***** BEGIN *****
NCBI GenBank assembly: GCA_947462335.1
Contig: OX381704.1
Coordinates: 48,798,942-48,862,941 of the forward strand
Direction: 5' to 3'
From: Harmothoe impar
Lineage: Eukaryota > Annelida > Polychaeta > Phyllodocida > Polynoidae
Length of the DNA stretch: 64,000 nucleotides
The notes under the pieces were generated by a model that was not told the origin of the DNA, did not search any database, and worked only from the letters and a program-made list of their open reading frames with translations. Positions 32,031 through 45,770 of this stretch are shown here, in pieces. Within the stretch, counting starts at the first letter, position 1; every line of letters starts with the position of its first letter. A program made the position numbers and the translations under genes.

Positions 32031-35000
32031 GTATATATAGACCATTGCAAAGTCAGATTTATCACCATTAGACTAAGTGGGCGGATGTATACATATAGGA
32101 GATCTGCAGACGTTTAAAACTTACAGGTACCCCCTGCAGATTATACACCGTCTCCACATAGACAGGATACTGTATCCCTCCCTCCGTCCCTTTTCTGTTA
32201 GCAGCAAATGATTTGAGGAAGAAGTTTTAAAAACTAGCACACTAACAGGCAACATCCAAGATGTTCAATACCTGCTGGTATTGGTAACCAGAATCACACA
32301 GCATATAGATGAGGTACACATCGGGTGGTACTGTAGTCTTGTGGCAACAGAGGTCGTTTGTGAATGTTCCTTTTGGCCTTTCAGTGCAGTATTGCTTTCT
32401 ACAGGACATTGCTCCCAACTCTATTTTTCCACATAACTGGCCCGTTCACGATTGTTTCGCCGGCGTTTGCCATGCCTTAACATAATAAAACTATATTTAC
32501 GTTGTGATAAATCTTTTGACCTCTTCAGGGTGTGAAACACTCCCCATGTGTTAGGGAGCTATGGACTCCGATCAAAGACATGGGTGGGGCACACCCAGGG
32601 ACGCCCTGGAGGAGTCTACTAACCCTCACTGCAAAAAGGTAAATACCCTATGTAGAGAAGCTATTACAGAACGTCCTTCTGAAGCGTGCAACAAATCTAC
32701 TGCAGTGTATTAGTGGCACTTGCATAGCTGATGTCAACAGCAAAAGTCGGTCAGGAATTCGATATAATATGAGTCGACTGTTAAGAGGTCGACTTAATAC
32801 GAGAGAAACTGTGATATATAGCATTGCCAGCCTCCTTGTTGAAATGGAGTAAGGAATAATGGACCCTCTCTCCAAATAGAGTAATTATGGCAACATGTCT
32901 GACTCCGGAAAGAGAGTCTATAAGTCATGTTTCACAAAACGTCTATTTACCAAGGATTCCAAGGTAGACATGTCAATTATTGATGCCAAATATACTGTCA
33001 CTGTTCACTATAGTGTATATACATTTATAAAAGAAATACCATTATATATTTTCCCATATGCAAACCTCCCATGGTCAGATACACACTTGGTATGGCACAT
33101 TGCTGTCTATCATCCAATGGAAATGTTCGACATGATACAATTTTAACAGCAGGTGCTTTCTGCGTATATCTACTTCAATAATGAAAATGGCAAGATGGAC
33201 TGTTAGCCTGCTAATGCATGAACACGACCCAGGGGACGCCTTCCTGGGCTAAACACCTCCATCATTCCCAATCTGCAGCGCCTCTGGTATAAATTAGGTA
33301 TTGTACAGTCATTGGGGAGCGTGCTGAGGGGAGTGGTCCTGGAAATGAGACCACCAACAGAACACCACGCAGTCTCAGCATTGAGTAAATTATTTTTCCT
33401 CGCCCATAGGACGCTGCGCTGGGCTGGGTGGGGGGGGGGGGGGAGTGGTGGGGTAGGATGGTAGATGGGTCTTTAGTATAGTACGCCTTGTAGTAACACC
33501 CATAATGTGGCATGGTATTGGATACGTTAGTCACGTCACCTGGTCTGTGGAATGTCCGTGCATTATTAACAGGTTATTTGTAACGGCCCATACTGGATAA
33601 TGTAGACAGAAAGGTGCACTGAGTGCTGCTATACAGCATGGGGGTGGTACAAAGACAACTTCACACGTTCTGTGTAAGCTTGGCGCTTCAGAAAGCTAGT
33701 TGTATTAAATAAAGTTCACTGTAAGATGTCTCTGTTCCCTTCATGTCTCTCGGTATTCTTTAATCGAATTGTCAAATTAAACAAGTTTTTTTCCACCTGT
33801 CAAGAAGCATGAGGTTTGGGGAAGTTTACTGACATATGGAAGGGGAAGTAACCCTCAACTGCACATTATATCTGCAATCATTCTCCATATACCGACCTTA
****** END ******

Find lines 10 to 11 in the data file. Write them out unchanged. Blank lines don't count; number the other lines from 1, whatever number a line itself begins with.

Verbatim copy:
32031 GTATATATAGACCATTGCAAAGTCAGATTTATCACCATTAGACTAAGTGGGCGGATGTATACATATAGGA
32101 GATCTGCAGACGTTTAAAACTTACAGGTACCCCCTGCAGATTATACACCGTCTCCACATAGACAGGATACTGTATCCCTCCCTCCGTCCCTTTTCTGTTA